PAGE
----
Thursday 14 September 2017


            He was born in Braslav (Brasław, Brasłaŭ), Vilna region.  After the outbreak of WWI, he traveled with his parents to Kersht (Kerch), Crimea.  In 1921 he returned to Minsk, Byelorussia, where his father ran a religious elementary school.  Khayim studied with the oldest group of pupils.  In 1922 he went back to Braslav and attended the local Jewish public school.  He went on to enter the Vilna Jewish teachers’ seminary, while at the same time attending design school and studying cartographic work and photo touching up.  He graduated from the teachers’ seminary and worked as a teacher in the Braslav Jewish school.  He took part that year in an autobiography competition of YIVO in Vilna and won second prize.  In 1933 he worked together with a teacher named Biber on a Yiddish geographical atlas for Poland and supported himself with touch-up work in photographic portraits.  In 1937 he turned his attention to the second round of YIVO research students in Vilna, and over the course of the years 1937-1940, he prepared a research project entitled: “Di yidishe halboshe in mizrekh-eyrope in der ershter helft fun 19tn yorhundert” (Jewish clothing in Eastern Europe in the first half of the nineteenth century), accompanied by an album of drawings of Jewish clothing.  Of this entire project, one chapter was published: “Di vaybershe koptsirung” (Women’s head jewelry), in Dos tsveyte yor aspirantur (The second year of researcher students) (Vilna: YIVO, 1938), pp. 81-92.  Munits prepared the tables and painted the extracts from Mendele Moykher-Sforim’s work for the Mendele exhibition at YIVO in 1936.  He also prepared the notes for volume 5 of Filologishe shriftn fun yivo (Philological writings from YIVO): Yidishe folklor (Jewish folklore) (Vilna, 1938).  He also drew the map of the territory where the published folklore was assembled.  In addition, he drew the geographical maps of the collected materials for the YIVO questionnaire, “Min fun substantiv” (Gender of substantives).  He was also involved with illustrated Yiddish books, such as: the cover and illustrations of Dr. Max Weinreich’s Di geshikhte fun beyzn beyz (The story of the big bad Beyz) (Warsaw: Kinderfraynd, 1937).  Munits also wrote poetry.  His first poem, “Frost” (Freezing weather), was published in Vilner tog (Vilna day) (January 31, 1936).  In the collection In zikh (Introspective) 19 (New York, 1935), a poem of his was republished, in the series “Dos lid fun khodesh” (The poem of the month).  In 1938 he published a translation of Antoni Słonimski’s famous poem, “Tsvey foterlender” (Two homelands [original: “Dwie ojczyzny”]).  He was particularly active in the community in what was known in Vilna and the “Fraye shriftn” (Free writing) group of ethical socialists.  When the Nazis occupied Vilna, Munits returned to the city of his birth, Braslav, where he was appointed to serve as secretary of the Jewish Council, and he kept a diary of events.  He was murdered together with his wife and family during the massacre of Braslav Jewry in June 1942.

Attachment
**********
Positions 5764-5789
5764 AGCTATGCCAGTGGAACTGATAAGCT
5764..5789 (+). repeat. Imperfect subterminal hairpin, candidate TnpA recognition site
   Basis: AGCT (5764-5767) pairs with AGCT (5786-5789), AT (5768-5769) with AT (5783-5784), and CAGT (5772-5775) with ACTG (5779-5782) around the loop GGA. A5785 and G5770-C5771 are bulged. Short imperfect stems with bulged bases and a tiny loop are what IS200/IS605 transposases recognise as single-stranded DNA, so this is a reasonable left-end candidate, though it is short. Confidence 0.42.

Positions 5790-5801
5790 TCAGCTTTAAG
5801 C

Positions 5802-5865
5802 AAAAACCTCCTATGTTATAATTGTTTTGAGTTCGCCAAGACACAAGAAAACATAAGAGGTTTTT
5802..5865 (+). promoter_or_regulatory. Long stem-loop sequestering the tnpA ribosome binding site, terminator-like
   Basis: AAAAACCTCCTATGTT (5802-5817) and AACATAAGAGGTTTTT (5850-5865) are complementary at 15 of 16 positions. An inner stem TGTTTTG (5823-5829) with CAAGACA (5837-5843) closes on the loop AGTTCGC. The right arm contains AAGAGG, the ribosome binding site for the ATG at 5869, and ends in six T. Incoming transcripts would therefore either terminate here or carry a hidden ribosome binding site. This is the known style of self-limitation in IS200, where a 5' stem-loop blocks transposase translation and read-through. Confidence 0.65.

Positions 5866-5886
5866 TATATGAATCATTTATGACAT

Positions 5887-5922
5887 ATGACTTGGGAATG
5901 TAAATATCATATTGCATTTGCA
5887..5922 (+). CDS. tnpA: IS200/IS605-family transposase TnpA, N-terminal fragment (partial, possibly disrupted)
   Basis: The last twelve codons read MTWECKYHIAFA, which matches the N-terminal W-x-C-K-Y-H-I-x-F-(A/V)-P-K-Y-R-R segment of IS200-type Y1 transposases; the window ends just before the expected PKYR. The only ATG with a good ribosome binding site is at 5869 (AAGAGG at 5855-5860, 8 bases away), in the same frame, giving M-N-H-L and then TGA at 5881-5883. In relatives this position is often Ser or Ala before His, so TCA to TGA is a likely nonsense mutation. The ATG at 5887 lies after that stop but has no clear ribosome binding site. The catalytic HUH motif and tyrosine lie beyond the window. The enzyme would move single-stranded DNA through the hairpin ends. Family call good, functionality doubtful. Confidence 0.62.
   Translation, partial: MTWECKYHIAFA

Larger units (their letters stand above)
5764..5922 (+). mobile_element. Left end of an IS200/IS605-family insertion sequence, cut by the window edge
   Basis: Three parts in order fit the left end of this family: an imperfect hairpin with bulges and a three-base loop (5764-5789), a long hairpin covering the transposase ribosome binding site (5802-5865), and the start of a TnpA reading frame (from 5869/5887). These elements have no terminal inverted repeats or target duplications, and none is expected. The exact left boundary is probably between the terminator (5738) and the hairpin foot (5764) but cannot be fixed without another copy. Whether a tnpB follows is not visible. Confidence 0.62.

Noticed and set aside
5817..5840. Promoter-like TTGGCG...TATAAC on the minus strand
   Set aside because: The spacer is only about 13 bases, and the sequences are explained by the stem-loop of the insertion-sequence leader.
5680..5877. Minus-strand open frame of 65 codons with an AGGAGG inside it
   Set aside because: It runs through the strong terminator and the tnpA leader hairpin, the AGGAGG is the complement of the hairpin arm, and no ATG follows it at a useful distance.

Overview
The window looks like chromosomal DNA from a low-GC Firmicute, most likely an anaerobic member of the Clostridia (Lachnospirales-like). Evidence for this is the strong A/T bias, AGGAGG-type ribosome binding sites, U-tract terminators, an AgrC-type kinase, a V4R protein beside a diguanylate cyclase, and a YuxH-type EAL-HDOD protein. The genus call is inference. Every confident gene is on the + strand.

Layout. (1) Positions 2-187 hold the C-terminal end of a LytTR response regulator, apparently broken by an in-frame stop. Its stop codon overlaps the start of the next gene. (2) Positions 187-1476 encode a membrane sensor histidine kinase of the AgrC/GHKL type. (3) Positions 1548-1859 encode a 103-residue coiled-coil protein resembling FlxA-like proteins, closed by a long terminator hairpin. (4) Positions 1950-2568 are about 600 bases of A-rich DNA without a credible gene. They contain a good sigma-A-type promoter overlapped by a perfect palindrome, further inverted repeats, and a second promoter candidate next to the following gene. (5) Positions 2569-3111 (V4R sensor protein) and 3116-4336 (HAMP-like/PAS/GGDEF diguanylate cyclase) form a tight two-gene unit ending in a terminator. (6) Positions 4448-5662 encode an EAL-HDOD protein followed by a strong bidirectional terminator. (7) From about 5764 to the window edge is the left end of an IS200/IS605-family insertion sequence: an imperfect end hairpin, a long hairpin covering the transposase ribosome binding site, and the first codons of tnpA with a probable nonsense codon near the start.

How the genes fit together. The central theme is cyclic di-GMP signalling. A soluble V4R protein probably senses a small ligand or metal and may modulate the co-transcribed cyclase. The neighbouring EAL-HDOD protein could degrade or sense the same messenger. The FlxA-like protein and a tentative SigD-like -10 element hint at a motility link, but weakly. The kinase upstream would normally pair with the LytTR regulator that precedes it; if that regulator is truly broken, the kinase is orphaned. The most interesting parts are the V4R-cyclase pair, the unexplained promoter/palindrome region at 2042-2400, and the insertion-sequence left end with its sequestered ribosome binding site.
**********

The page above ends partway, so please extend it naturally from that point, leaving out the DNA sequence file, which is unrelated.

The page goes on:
Sources: N. S. (Sverdlin), “Af der Mendele-oysshtelung fun yivo” (On the Mendele exhibition at YIVO), Di tsayt (Vilna) (February 18, 1936); N. Berg, “Der siem fun tsveytn turnus aspirantur” (The conclusion of the second session of research students), Vilner tog (June 1937); Sh. Katsherginski, Khurbn vilne (The Holocaust in Vilna) (New York, 1947); Katsherginski, in Dos gaystike ponem fun geto (The spiritual face of the ghetto) (Mexico City, 1950); Lerer yizker-bukh (Remembrance volume for teachers) (New York, 1954), p. 248; Leyzer Ran, 25 yor yung vilne (Twenty-five years of Young Vilna) (New York, 1955); Yedies fun yivo (New York) 5-6 (75-76).
Leyzer Ran

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